The Blackmores and other polygamous families live in a community called Bountiful within the town of Lister, British Columbia, near the border with Idaho. Eleven of Blackmore's wives have left the family over the years, though 16 remain.
Barlow is from Hildale, Utah, and was born into a family where her father had four wives. She said that as a teenager she did some "soul searching" to decide if she wanted to be a polygamist. She eventually decided to marry Blackmore.
"I'm not here to sugar coat anything," Barlow told the audience. "There were some dang hard days, and there still is."
Barlow said she is a "full-time working mother." The sister wives rely on each other for support — spiritual, emotional and logistical. They care for each other's children. Scheduling and personality conflicts arise, Barlow explained, creating a steady routine of addressing one issue as another arises.
But there is no matriarch, Barlow said. Blackmore has told his wives they are not to complain to him about the other wives, she said. They must work out their problems with each other.
"One day he said to me," Barlow said, pausing to sigh before continuing, " 'I can't imagine living with just one of you guys.'
"And I said, 'Right back at you, dude.' "
Barlow's younger sister Elise, 36, married Blackmore, too. But first, she became the second wife in another family. It didn't go well, she said.
Elise says the first wife was controlling, wanting to know where Elise was and making her turn in her money to the sister wife. Elise said her days revolved around trying to please her sister wife, and she had no relationship with her husband and had no children of her own — and the first wife would not allow her to interact with her children.
"The hardest thing in all this was I couldn't love her children," Elise said. "Children are my life and I couldn't touch her children."
After three years, church leaders could see the marriage wasn't working. Elise said she was offered the chance to go to a new family. She chose to become Blackmore's 25th wife.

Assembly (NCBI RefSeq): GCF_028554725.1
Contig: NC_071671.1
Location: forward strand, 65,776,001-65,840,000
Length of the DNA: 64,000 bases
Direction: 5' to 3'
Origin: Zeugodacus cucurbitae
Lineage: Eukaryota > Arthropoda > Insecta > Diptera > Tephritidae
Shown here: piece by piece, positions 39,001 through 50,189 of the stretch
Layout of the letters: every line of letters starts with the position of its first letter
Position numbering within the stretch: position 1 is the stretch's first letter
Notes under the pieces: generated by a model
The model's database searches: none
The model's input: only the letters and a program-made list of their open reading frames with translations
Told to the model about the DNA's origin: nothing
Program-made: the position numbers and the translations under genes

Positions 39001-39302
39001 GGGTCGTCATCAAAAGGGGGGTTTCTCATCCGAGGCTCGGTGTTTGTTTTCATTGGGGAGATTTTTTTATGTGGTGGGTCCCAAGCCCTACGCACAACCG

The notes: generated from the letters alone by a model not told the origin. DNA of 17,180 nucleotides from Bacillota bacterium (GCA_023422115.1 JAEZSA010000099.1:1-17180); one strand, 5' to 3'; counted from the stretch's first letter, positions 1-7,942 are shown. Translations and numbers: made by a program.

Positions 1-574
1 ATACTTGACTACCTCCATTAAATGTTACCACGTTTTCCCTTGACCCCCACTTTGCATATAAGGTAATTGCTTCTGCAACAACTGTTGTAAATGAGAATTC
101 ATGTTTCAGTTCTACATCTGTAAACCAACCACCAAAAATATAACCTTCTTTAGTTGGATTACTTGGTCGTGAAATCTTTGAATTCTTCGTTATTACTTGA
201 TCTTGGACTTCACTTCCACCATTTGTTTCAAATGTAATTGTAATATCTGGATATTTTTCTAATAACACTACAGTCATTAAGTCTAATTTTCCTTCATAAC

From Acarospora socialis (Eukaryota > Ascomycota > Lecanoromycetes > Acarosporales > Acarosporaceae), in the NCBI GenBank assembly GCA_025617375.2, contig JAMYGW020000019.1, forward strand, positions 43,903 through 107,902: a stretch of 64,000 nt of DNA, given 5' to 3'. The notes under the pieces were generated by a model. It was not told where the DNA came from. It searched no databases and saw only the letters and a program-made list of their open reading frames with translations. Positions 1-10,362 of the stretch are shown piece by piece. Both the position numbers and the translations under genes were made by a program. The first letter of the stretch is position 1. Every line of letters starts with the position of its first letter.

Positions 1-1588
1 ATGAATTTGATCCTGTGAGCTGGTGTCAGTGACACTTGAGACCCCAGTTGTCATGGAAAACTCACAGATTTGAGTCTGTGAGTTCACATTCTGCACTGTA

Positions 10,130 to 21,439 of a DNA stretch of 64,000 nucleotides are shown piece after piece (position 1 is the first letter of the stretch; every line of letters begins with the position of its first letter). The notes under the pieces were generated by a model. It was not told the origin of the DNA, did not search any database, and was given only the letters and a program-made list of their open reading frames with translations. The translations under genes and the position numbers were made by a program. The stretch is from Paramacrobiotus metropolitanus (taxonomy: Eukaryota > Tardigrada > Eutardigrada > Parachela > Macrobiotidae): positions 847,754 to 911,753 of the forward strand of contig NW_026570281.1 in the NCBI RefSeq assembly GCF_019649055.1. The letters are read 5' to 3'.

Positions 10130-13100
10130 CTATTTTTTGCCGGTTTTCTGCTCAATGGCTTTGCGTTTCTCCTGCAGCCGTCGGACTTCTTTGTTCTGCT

Shortly after joining the family, Elise said, she picked up a crying baby, then turned to see which mother would yell at her for doing so. Instead, a mother thanked her for helping.
Blackmore recognized how well she worked with children, Elise said, and encouraged her to go to college. She earned a bachelor's degree in education.
Elise will be married to Blackmore 15 years next month. They have five children.
"I had to get close to Christ and the Gospel laid out by Joseph Smith and that's what I want to teach my children," Elise said.
Plural marriages came to a halt for a time after The Split, when the Jeffs family evicted Blackmore from the church in 2002. Many of the Blackmores' parishioners opted to follow him to Canada.
But one of the Blackmore daughters, Hanna Blackmore, decided she wanted more than the monogamous marriages her sisters had. At age 19, she decided to marry a man who already had a wife. A third wife arrived later, Hanna said. The family now lives in Salt Lake County.
Hanna, 24, said she considers plural marriage to be as important as other Mormon principles.
"I don't think we can just get rid of a part of the Gospel just because we don't agree with it or it's too difficult," she told the audience.
Hanna describes polygamy as more heartache and more joy.
Two other Blackmore daughters described their relationships with their 143 other siblings and their 72 nieces and nephews.
"We never run out of people to love and people to love us," said 19-year-old Elsie Blackmore.
She is Blackmore's 37th child and the oldest unmarried child still living in his home. She is in charge of the community's relief society — volunteers of girls ages 13 to 19 who perform community projects.
"We are probably the only family that can have a bull elk killed, cleaned and eaten in under an hour," Elsie said.
Dollie Blackmore, 18, showed slides of some of her siblings and the nieces and nephews her age. The generations grow up together, she said, with both the mothers and the older siblings looking out for them.
Dollie said young children see Blackmore most in groups. They eat breakfast with him, and he knows all their names. When a child wants time with Blackmore, all he or she has to do is ask and they can go with him to work or follow him for the day.
"He's there for us if we want him to be," Dollie said.